Loudon-based attorney Joe Ford, representing Bradshaw, said the legal document will have a 30-day window before it can be closed. If neither side files a motion, Ford said the case will effectively be over.
“The next step is to file the motion to alter or amend the judgment,” Ford said. “Both sides have issues that are going to be brought up. But if 30 days from the date of entry, which was March 18, goes by, then the judgment becomes final. So if we get to April 18 and no motion to alter or amend has been set then the judgment is final.
“But I anticipate there will be motions filed, which will delay the finality of the judgment,” Ford said.
Both sides met with Williams in January at Morgan County Courthouse, where he asked for legal documentation showing Niles’ request for pay increases for all current employees under her supervision. Niles’ attorney, Knoxville-based Zachary Tenry, filed a motion Jan. 11 for a post-trial conference seeking clarification on Williams’ memorandum opinion. Niles sought clarification on whether she would be able to give a total of $57,000 in raises to current employees.
In Williams’ memorandum opinion issued in December, he ruled in favor of Niles’ attempts to gain additional deputy clerks and more funding for existing future employees. The four new employees included a deputy clerk-bookkeeper at a salary of $32,000 per year and three deputy clerks at $25,500 per year.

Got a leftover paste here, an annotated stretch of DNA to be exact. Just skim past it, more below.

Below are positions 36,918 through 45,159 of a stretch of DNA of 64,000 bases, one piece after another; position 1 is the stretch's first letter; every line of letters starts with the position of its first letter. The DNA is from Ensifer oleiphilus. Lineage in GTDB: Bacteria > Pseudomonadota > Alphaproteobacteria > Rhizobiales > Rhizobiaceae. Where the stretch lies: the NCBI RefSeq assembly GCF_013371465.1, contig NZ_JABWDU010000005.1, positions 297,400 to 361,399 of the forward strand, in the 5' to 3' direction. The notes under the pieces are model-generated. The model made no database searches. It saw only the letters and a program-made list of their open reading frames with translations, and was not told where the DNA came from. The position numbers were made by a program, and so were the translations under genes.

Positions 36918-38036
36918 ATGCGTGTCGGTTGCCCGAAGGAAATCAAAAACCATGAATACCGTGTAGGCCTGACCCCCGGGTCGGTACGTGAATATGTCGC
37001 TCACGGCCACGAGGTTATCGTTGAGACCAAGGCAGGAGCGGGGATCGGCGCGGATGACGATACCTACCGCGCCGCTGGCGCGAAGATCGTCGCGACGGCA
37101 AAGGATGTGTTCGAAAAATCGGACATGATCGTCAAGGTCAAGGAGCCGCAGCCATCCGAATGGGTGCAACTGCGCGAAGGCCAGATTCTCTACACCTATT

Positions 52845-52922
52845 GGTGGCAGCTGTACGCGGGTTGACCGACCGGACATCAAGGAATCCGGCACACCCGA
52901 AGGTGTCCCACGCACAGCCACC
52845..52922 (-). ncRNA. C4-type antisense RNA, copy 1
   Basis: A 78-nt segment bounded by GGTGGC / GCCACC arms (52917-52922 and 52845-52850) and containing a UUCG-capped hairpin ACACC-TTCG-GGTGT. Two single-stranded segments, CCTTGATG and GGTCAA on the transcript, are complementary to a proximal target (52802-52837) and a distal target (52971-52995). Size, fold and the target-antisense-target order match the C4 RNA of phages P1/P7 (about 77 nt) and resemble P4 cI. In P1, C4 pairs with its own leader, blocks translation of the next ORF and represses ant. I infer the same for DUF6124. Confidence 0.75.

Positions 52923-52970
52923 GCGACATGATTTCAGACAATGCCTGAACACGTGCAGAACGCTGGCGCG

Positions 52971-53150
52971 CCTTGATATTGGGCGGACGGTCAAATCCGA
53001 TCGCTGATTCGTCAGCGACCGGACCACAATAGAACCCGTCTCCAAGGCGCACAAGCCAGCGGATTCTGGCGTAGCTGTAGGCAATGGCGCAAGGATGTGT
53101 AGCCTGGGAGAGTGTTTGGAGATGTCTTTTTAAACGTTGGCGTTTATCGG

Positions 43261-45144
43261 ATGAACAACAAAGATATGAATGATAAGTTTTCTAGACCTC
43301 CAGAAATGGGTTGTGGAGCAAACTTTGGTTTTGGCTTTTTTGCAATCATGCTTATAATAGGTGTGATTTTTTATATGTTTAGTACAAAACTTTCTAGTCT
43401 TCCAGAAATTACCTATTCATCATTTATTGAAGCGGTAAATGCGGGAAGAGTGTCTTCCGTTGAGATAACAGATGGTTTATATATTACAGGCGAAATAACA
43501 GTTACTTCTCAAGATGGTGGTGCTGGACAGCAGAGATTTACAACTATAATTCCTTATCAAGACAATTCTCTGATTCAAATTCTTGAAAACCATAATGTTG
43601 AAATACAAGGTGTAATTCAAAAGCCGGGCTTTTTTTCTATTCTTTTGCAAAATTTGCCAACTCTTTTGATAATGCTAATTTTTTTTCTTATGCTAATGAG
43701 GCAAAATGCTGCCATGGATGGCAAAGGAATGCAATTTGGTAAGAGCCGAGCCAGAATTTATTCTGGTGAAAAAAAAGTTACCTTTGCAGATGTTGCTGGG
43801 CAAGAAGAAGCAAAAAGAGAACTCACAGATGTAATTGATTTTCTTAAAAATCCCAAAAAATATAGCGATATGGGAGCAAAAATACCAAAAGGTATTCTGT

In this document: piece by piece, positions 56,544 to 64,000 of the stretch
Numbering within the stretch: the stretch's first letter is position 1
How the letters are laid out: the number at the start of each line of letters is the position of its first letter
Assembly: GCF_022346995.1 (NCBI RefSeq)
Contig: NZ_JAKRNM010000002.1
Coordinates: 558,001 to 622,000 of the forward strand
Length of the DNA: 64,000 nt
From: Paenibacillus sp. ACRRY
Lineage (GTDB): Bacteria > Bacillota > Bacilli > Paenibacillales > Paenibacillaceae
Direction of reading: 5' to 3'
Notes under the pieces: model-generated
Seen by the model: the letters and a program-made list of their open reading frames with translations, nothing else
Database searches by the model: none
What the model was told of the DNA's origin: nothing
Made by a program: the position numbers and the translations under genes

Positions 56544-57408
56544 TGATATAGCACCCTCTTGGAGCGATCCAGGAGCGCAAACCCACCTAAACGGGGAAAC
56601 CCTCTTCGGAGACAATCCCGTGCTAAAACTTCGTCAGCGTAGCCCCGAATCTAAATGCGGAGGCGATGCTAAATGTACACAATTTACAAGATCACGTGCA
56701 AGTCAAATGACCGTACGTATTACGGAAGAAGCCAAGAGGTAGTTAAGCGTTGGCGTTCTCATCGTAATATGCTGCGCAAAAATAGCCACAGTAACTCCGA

Retroactive pay covered the county’s 2 percent raise during the two previous fiscal years.
According to Williams’ memorandum opinion, Niles had the option to start new employees out at a lower pay and make “graduated increases” in their salaries based on performance and ability.
“The issue that was being brought up by Zach Tenry on behalf of Ms. Niles that he commented about would be the subject of a motion to alter or amend the judgment,” Ford said. “Essentially what he filed before we got the judgment in and the chancellor said, ‘I’m not going to hear this before the judgment goes down.’ So essentially we’re going to go right back and argue over the same thing is my best guess, but like I said, 30 days goes by and nobody does anything it’s over.
“If anybody files a motion to alter or amend, then that what they call (stalls) the 30-day period for filing an appeal and it would not run until that motion could be heard,” he added.
Niles declined comment, and Tenry could not be reached before News-Herald presstime.
County Budget Director Tracy Blair said Tuesday that Loudon County had spent $38,730 in the current fiscal year on legal fees. Last fiscal year the county spent $17,744.
In an interview Friday, Bradshaw said the case was likely still “four to six weeks out.”
“I hate to speculate, but I think that’s probably a safe assumption that they’re going to ask for — getting some clarification or even go into the appeal,” he said. “... Getting (this case) behind us is the No. 1 priority. I think ideally if I had my way come April 18 we’d be able to do whatever budget amendments we need to do and get it behind us and keep moving forward. So, my perspective and the county’s perspective I think that would be a goal. Whether or not that happens just remains to be seen.”